Hi everyone, it’s been a while since my first bog post and since I left the US. In my defense, every last second of these past three weeks has been filled to the brim with learning, exploration, and hanging out with other students. My goal for this blog is to get everybody reading this in the know of what’s up and what went down.
My experience with TBB began Monday night in New York City where we all gathered in the same hotel and got to know each other. While this meeting was brief, everyone seemed to click instantly, which was a great sign. The next morning everyone gathered at the airport, said their farewells, and we were on our way. If I learned anything from the flight down to South Africa, it’s that 16 hours gives you plenty of time to worry and get homesick. Luckily enough, as soon as we landed, my worries left me because the group began chatting away, singing songs, and tossing a Frisbee around. I remembered that these were the people I’d be spending the next half of my year with and that really cheered me up seeing again, how well we got along.
I’ll spare you all the details of the 4 hour drive that followed, but rest assured we ended up at Ingwe (a team building “resort”/lodge), the place we would spend the next week at for TBB’s orientation. I can honestly say my week at Ingwe was one of the most memorable ones of my life (the fact that I began journaling that week certainly helps). The week was filled with a mix of team building exercises, group discussions, and relaxing with friends. Oh and reading as well, lots of reading. I noticed one crazy thing during this week that I came out of my introverted shell and was an extrovert for one of the first times in my life. I feel the reason is that everyone here is so accepting of each other and are overwhelmingly positive. People like that really make you enjoy every second you spend with them. Anyway, because we all got along so well, I quickly found myself staying up late goofing off, or going out in nature to look at the stars and talk about anything and everything. The best thing is that the talks we had as friends transitioned back and forth from goofy topics to ones we discussed in seminars. This trip is teaching me to be open to ideas and to express myself better than I ever have been able to.
When we weren’t in seminars or reading, we were on hikes to spend the afternoon at the ocean, we were cliff diving and zip-lining through a canyon, we were staying up till 2 in the morning playing soccer in the lodge, we were singing in the woods, playing Frisbee, chilling with monkeys, eating ostrich steaks, having giant group hugs, and taking goofy photos. I was exposed to plenty of new things, constantly keeping me on my toes and looking forward to the next day.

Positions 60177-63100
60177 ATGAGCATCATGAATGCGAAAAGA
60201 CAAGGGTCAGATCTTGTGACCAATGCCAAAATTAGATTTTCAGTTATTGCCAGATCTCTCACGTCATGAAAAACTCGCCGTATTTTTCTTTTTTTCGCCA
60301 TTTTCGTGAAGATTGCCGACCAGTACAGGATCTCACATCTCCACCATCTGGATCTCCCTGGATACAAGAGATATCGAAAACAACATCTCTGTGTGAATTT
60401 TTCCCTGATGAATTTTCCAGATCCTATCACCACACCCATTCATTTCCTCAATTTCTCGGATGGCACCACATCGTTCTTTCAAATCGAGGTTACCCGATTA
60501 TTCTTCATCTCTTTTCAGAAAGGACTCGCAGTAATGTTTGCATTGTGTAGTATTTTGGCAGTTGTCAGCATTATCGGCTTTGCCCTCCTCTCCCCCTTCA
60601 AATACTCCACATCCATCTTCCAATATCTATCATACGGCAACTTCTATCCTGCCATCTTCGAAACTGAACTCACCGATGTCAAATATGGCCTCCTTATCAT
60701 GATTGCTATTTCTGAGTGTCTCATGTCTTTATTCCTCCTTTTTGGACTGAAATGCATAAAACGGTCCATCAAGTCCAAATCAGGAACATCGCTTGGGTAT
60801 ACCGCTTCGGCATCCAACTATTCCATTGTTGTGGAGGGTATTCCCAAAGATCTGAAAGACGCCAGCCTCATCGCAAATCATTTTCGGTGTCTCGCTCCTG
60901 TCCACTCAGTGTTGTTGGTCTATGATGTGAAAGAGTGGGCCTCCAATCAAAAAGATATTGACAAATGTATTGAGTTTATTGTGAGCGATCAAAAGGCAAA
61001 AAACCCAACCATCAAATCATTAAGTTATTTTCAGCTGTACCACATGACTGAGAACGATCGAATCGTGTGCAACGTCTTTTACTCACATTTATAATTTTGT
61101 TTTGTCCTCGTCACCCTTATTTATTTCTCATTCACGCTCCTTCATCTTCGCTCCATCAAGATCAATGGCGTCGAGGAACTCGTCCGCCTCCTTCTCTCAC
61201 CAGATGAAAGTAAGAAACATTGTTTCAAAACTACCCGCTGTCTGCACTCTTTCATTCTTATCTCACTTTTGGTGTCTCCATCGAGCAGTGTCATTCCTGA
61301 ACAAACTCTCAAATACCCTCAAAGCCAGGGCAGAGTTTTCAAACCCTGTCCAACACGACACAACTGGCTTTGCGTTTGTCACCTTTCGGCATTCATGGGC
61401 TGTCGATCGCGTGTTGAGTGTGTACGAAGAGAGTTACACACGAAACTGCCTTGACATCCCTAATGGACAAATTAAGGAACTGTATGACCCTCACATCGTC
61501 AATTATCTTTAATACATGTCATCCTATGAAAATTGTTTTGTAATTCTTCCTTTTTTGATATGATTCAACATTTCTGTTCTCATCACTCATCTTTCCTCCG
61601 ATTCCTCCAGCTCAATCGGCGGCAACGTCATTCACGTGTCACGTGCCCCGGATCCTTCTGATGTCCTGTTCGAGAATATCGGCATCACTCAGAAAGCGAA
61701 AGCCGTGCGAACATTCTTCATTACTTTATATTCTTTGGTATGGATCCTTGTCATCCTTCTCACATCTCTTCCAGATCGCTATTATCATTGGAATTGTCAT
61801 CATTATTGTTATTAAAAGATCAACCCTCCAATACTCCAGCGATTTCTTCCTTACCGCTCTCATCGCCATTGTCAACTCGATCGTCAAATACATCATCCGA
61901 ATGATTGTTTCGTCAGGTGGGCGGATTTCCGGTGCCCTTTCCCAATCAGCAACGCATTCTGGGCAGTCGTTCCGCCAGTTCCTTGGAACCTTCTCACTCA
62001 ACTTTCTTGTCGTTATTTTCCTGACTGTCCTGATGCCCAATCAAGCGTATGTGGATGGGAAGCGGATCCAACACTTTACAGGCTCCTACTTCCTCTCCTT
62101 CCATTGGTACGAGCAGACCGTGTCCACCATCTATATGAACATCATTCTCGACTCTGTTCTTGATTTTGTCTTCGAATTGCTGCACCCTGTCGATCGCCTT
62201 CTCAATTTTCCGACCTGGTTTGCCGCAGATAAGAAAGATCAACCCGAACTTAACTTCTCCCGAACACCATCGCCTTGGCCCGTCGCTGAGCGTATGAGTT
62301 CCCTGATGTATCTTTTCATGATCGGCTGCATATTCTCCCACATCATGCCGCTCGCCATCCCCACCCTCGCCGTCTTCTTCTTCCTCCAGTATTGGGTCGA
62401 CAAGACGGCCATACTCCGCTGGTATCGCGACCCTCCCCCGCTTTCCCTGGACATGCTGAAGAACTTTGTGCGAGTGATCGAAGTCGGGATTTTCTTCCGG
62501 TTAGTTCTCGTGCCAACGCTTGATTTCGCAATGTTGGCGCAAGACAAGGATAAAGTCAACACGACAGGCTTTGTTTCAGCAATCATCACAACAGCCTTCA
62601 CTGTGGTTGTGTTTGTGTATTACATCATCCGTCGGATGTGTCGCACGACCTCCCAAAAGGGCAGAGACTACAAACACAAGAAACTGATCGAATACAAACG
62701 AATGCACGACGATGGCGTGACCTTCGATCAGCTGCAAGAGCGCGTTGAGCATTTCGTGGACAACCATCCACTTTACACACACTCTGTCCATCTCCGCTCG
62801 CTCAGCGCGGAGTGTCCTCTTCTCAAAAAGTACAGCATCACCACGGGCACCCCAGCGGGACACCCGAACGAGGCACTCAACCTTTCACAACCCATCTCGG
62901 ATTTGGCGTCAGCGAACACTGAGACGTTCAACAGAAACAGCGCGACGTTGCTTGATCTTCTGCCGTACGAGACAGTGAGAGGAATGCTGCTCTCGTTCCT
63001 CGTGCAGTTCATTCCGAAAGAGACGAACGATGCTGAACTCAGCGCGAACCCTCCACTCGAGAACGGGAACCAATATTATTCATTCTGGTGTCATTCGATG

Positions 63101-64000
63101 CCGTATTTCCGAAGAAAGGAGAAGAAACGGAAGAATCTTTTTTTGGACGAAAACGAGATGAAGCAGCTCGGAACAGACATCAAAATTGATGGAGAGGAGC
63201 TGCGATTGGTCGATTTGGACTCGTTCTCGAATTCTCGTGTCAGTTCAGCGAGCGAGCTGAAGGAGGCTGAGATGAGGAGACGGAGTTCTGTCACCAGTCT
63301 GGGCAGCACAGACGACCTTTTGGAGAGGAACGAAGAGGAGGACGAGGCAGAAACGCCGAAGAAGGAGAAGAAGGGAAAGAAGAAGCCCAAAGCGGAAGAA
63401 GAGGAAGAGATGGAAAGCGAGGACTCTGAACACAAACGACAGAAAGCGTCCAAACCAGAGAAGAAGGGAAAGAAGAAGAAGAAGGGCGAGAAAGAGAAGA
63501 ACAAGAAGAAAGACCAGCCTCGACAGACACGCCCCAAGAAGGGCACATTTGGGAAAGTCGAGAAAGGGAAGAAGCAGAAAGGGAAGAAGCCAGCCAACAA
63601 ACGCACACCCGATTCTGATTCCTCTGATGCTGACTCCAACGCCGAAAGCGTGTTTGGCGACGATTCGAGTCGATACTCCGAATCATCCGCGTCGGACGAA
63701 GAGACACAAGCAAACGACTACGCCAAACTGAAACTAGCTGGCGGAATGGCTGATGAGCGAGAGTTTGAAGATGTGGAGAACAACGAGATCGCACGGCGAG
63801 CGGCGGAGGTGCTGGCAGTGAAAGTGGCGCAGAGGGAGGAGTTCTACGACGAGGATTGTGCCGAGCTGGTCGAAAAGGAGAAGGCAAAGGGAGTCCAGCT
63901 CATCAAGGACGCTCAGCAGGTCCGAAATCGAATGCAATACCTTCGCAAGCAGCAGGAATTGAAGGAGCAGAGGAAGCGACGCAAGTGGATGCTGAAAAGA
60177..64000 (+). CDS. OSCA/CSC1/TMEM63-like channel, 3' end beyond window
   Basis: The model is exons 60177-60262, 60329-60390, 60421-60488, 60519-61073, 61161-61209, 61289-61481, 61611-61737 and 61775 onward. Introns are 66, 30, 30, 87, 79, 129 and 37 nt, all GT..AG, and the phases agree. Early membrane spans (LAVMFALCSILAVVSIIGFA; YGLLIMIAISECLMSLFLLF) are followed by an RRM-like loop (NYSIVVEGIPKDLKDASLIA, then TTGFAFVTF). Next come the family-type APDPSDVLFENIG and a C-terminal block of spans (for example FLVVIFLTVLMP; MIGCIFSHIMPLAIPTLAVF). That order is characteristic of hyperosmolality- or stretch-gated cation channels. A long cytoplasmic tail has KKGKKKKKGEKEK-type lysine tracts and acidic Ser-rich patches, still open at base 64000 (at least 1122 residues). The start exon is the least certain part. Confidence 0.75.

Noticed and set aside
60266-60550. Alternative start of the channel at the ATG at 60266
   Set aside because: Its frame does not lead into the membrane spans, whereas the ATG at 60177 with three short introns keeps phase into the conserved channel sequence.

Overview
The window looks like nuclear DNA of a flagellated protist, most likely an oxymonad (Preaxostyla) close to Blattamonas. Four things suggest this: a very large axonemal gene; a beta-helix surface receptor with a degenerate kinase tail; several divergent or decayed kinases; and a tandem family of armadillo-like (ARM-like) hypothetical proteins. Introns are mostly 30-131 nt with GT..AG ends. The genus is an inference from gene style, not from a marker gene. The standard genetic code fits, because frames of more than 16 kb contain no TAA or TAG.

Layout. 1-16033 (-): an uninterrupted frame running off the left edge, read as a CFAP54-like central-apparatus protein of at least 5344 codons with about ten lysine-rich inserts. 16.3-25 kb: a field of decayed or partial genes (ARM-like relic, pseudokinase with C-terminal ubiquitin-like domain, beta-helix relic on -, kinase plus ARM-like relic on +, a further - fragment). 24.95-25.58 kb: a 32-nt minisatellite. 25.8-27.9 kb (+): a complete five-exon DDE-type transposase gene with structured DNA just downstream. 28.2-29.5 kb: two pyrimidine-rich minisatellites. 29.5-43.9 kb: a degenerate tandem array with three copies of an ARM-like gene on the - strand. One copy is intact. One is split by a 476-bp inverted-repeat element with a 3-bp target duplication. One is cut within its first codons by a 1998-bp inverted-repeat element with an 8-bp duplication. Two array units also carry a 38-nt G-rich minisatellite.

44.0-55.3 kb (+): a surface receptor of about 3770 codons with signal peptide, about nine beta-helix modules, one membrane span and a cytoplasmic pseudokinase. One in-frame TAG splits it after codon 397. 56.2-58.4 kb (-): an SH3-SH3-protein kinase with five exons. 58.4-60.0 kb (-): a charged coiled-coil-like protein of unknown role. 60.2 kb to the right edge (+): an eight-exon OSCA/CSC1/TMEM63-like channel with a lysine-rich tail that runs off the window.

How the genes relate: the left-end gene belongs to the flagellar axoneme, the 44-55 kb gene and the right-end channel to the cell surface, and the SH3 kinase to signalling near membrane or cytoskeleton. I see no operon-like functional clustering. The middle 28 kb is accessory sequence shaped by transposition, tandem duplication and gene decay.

When my week at Ingwe finally ended reality hit me that I no longer would be staying in the little slice of paradise outside Plettenberg Bay. Driving by the townships that we would be staying at was definitely a shock. I became more nervous than I should have been now that I look back at it, but the living conditions I was seeing were much different that anything I had previously experienced. The Program Leaders told my homestay partner Benji and I would be staying in a township known as The Crags, one of the three locations all of the students would be placed in. That night all the students met their respective host families during dinner and then left for their new homes. I have to say Benji and I lucked out big time. Everyone in our family has quite a personality and until dark, the house is often bustling with relatives and friends of the family to keep us busy. Sometimes we’d find ourselves sitting around a fire talking about politics or the differences in our cultures, but others we’d be having an impromptu dance party or Benji would bust out the guitar and we’d all sing along. I just feel fortunate to have transitioned so comfortably into such a nice group of people who genuinely wish to learn from us just as much as we wish to learn from them (I’ve already learned a little Afrikaans and the rules of cricket).
Our job in The Crags is working at the local clinic assisting the nurses and carers with whatever may be needed that day. Being honest, the workdays go slowly but I’ve decided that is attributed to the lack of punctuality and organization here. A single doctor comes every Monday to see the locals various needs but only one at a time. I’ve met a few patients who have waited multiple whole days just to be seen by the doctor (each spaced a week apart), which makes me realize how easy it is to for example, have a simple infection spread to something much worse. It’s frustrating to see the lack of efficiency here be one of its largest weaknesses so I feel slightly better when I’m asked to organize files just to make the system slightly speedier. Still, I’m learning how the public health system in South African townships functions and how it relates to the poverty, mass illness, and feeling of hopelessness I’ve seen from many of the patients.
The weekends here are amazing. Various TBB students and I often find ourselves in Plett exploring when we have free time. The coast here is absolutely beautiful, picturesque of a postcard. I often have a reality check when the beach I’m standing on takes me aback. Taking a break from the rigorous schedule TBB has set up for us is necessary for tackling the next full week of new experiences.
I’m incredibly happy with my decision to take a gap year. The sheer amount of new people I’ve met, things I’ve learned, and experiences I’ve had in only 3 weeks is incredible and I can’t express how excited I am to spend the next 6 months with these people. Thank you for taking the time to read this far. Until next time!